Page’s production and recording techniques play an important role in capturing John’s sound. For example, the drum echo effect in the song “When the Levee Breaks” from “Led Zeppelin IV” was born from Jimmy’s recording idea.
He records John playing his drums at the bottom of a staircase at Headly Grange using two Beyerdynamic M160 microphones placed at the top of the staircase, which creates this distinctly large sound effect.
Two months after recording “Led Zeppelin”, the band left for its first tour in America in December 1968. Bonham befriended Carmine Appice, the drummer of Vanilla Fudge (whose Led Zeppelin was the opening act).
Carmine introduces him to the Ludwig drums that he uses himself. John immediately liked the “big” and rich sound created by these drums. From then on, he will play exclusively on Ludwig drums for the rest of his career.
Above (from left to right): John Paul Jones, John Bonham, Jimmy Page and Robert Plant.
Led Zeppelin toured widely, playing hundreds of concerts around the world from December 1968 to July 1980, including eleven tours in the United States, four in Europe, two in Japan and one in South Asia (Australasia).
Between these tours, John comes back to England to attend the birth of his second child with Pat. Zoé Bonham was born in 1975.
During Led Zeppelin gigs, John Bonham plays his famous « Moby Dick » drum solo that sometimes lasts up to thirty minutes.
Showcasing Bonham’s vast creativity and incredible physical endurance, the solo is structured to include total improvisation, despite fixed notes and a closing.
The title “Moby Dick” is a tribute to the great white whale of Herman Melville’s eponymous novel. The drum solo was first named by this title when it appeared as the second to last track on the album “Led Zeppelin II”, released in October 1969.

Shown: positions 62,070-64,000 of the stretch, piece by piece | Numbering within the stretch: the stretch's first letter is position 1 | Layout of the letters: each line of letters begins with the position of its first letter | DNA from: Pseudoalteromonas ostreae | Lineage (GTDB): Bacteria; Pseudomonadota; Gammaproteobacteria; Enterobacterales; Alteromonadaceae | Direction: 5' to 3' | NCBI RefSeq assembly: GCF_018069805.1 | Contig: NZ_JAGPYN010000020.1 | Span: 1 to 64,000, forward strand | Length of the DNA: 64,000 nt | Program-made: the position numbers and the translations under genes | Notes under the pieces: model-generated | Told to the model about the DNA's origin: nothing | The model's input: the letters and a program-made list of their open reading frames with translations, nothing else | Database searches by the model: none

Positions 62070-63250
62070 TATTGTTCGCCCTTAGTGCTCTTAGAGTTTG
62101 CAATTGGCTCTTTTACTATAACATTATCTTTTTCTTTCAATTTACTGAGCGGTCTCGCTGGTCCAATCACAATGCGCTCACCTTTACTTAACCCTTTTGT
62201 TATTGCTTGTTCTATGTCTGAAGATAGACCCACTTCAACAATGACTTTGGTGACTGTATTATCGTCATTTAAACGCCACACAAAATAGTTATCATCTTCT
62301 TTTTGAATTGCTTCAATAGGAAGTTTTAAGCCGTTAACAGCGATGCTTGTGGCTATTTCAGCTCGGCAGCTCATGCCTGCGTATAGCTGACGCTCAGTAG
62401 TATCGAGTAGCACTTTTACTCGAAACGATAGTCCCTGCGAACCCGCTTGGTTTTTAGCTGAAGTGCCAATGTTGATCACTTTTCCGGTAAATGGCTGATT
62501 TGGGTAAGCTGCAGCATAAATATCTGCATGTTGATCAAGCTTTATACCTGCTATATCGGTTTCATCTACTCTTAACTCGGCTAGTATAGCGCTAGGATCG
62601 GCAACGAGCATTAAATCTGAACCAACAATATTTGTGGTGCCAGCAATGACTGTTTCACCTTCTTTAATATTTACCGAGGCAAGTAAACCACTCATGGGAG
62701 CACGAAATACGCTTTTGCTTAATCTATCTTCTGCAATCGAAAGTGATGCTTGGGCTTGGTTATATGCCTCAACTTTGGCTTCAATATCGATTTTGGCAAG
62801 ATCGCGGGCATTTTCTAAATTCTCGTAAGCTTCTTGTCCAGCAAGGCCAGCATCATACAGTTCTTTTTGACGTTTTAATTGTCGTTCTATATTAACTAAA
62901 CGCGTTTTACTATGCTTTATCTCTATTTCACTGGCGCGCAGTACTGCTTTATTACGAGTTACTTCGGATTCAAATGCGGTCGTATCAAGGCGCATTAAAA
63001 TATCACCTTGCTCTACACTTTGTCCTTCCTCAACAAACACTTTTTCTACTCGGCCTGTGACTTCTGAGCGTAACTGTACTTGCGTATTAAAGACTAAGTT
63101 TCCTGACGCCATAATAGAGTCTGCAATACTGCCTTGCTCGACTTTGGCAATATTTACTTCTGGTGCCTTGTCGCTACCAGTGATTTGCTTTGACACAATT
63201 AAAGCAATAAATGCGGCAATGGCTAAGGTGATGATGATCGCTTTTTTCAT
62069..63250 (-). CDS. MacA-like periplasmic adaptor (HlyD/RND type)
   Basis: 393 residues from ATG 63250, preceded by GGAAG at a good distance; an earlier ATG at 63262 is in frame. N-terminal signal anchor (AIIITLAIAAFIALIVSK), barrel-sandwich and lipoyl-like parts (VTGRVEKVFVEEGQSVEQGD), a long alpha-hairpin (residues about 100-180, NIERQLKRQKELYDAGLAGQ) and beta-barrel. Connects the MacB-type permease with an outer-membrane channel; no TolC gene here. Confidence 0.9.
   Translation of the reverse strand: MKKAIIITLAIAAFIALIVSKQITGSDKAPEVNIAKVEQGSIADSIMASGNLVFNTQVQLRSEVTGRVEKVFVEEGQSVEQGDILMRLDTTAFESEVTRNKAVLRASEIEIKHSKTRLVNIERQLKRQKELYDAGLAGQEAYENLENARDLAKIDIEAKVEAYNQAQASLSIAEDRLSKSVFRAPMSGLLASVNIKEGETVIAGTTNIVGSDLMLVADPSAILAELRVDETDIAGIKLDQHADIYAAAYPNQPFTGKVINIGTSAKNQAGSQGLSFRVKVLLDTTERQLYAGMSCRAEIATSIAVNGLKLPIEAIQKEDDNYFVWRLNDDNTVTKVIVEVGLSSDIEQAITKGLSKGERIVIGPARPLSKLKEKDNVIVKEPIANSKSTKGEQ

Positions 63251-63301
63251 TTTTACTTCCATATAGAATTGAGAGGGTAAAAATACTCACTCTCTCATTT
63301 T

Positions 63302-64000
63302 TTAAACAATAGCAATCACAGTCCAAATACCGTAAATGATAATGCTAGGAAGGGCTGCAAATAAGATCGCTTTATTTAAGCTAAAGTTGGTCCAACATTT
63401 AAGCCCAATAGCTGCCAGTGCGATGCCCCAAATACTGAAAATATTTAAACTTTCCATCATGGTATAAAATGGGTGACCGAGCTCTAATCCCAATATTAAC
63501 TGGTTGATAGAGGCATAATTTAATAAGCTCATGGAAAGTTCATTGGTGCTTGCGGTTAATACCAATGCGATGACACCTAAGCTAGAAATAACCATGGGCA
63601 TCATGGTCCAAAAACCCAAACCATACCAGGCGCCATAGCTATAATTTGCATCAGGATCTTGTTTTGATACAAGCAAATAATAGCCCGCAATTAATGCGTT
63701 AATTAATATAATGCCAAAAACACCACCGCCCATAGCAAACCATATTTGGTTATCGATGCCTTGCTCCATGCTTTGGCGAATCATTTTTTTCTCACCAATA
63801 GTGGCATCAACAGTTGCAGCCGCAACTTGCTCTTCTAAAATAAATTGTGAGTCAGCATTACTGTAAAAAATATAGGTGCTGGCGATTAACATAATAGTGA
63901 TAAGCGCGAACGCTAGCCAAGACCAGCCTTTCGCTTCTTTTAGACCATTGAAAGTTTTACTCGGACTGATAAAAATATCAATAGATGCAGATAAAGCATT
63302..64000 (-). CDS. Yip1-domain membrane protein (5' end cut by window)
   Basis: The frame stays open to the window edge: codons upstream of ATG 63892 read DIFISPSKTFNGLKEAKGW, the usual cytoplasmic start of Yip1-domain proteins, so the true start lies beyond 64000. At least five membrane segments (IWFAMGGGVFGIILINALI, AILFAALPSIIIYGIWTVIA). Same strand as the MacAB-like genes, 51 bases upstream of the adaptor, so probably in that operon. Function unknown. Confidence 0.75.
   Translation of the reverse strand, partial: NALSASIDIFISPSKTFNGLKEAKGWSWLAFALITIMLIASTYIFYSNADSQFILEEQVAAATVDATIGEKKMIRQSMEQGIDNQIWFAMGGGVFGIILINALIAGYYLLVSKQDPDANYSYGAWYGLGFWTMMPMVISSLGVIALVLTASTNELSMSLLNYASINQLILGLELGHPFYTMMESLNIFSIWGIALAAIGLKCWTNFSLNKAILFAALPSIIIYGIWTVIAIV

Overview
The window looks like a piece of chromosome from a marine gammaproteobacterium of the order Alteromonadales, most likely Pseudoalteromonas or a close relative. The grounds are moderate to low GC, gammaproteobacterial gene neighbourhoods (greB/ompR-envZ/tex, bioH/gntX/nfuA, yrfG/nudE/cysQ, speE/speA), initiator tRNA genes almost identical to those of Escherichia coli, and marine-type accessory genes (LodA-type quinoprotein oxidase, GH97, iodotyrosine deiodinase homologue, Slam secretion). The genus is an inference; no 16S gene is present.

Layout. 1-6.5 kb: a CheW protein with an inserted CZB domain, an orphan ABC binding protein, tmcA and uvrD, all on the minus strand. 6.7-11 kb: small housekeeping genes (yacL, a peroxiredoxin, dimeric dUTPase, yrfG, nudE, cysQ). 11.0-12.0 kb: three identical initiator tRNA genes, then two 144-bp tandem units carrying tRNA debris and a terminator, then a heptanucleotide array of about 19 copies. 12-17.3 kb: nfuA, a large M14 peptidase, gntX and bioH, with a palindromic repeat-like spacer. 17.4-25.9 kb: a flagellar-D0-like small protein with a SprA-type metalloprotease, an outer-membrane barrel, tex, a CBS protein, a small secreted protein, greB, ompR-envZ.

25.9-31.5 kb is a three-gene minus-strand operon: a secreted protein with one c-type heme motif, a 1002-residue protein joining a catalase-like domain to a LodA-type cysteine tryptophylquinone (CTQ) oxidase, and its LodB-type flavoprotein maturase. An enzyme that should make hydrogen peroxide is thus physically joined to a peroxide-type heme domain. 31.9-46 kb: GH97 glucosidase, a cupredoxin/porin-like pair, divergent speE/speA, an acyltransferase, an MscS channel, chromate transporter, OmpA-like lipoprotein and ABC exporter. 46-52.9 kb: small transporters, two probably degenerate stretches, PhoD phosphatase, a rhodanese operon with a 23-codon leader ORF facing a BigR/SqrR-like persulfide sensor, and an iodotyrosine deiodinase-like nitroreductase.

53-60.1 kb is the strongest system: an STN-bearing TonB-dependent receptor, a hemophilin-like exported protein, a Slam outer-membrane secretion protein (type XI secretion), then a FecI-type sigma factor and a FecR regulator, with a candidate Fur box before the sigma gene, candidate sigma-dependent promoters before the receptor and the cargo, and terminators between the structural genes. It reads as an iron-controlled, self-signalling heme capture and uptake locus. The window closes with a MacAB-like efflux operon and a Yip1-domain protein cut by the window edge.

Before that album, the solo is known as “Pat’s Delight”. The version of “Moby Dick” that appears on the album is actually an arrangement of various drum clips that Jimmy Page had recorded of John in the studio. These clips are compiled and edited into a continuous drum solo, later by Page.
Not everyone likes or understands a drum solo. So I like to introduce effects and sounds to keep them interested – like the ‘phasing’ on the pedal timpani. I try to play something different every night, but the basic plan is the same: drumsticks to hands, and the final build-up. I usually play for 20 minutes, and the longest I’ve done was just under 30 minutes. That’s a long time, but when I play, it seems to go by really fast. – John Bonham
Bonham’s instrumentation for live performances is unique and innovative. Starting in 1969, he increased the number of peripheral percussion instruments played on stage: congas, orchestral timpani, and finally a symphonic gong with which he brought the concerts to a close.
His performance of “Kashmir” at the Dallas, Texas concert in April 1977 earned him the title of the first drummer to use electronic drum synthesizers by The Dallas Times Herald.
John and his family live on their country estate called Old Hyde Farm in Worcestershire. John Bonham’s financial success allows him to dedicate himself to his lifelong passion: vintage cars and motorcycles. In the late 1970’s, he owned 21 vintage cars and stored them at Old Hyde Farm.
Some of these cars appear in the dream scenes of John Bonham in the Led Zeppelin movie “The Song Remains The Same” released in 1976.
He also owns “The Plough” pub in the nearby village of Shenstone, which he plans to convert so that he can drive his cars and motorcycles right behind the bar.
Death of John Bonham
In September 1980, the four members of Led Zeppelin began practicing for their first North American tour since 1977, which is scheduled to kick off on October 17 in Montreal, Canada. The band rehearsed near Jimmy Page’s house in Windsor, where they stayed.
This is the place where John Paul Jones and Benje LeFevre (Led Zeppelin’s road manager) discovered Bonham’s body on the morning of September 25th. Bonham tragically died in his bed while sleeping, at only 32 years old.